“We consider it morally indispensable that people of the world know that financial players who have led the world into the troubles that we know will have to contribute financially to the damage which has been done.”
“Every day that the euro zone crisis continues is a day that has a chilling effect on the rest of the world economy.
“Britain will not contribute to the euro zone bailout fund and we are clear that the IMF will not contribute to the euro bailout fund either.
“Global action cannot be a substitute for concerted action by the euro zone to stand behind their currency.
“The very worst thing would be to try and cook up a number without being very specific about who was contributing what.
“The job of the IMF is to help countries in distress, not to support currency unions.
“The world can’t wait for the euro zone to through endless questions and changes about this.”
“You can’t ask the IMF, nor should you, nor ever would I, ask the IMF to put its money into a euro zone bail out fund - that wouldn’t be right.
“Britain will not invest in a euro zone bailout fund. Britain will not invest in the IMF, so the IMF can invest in a euro zone bailout fund. That is not going to happen.
“If you go back to our last increase in IMF resources, there was a parliamentary vote. That vote allowed for some extra headroom and what we’d anticipate doing would be within that headroom.”
The G20 statement will “see some pretty strong language, stronger than we had before... recognizing China’s determination to move more quickly to a more flexible exchange rate system.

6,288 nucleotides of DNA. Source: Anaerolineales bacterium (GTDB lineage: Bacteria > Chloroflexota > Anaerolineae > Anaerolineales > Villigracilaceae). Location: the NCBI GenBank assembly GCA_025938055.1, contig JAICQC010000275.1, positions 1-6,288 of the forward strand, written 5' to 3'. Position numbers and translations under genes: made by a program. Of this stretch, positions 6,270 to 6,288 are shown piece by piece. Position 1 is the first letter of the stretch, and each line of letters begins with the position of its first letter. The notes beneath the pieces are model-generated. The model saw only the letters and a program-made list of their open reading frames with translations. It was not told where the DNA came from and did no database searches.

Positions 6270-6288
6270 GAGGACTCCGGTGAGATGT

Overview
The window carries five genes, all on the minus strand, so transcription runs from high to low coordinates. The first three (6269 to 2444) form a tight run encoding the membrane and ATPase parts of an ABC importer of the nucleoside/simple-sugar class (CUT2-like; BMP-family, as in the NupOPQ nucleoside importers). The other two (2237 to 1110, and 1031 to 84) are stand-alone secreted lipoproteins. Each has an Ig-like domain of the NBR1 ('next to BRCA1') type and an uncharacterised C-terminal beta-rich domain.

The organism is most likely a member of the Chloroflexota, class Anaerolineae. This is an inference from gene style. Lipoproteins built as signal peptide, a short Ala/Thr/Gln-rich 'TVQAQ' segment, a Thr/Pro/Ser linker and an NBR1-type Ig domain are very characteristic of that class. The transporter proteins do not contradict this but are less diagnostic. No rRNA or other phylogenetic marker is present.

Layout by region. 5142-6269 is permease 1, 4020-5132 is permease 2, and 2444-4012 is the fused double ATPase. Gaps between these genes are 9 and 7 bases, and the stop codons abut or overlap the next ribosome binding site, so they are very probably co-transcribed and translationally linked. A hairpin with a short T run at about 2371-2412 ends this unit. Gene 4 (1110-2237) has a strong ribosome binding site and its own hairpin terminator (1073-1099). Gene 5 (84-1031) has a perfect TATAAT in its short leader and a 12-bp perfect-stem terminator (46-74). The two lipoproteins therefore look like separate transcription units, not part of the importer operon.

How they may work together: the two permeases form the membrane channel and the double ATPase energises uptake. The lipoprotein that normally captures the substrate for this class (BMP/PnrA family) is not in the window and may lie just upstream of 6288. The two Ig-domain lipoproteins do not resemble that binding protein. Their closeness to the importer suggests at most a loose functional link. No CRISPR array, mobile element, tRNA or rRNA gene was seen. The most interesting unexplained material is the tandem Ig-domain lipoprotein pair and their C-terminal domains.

“Growth looks more resilient than many of us thought it would be. However, growth in the United States and growth around the world is too slow.”
“I don’t think anyone should underestimate that a Greek exit from the euro would be pretty traumatic with all sorts of consequences and indeed some of those consequences frankly are unpredictable at this point.
“So I don’t think anyone should think of that as the easy option. The better option at the moment is for Greece to implement what it agreed to implement most recently in the deal struck by European leaders last week. Now obviously the situation in Greece and Greek politics is very, very fluid — to put it mildly — and we will see what comes out of Athens today and we will see how Greece handles its responsibilities over the next few weeks.
“What we can do as people who aren’t in the euro but obviously have a huge national interest in a more stable euro is help them face up to those responsibilities and at the same time shoulder our responsibilities as part of the international community to have a more stable international environment.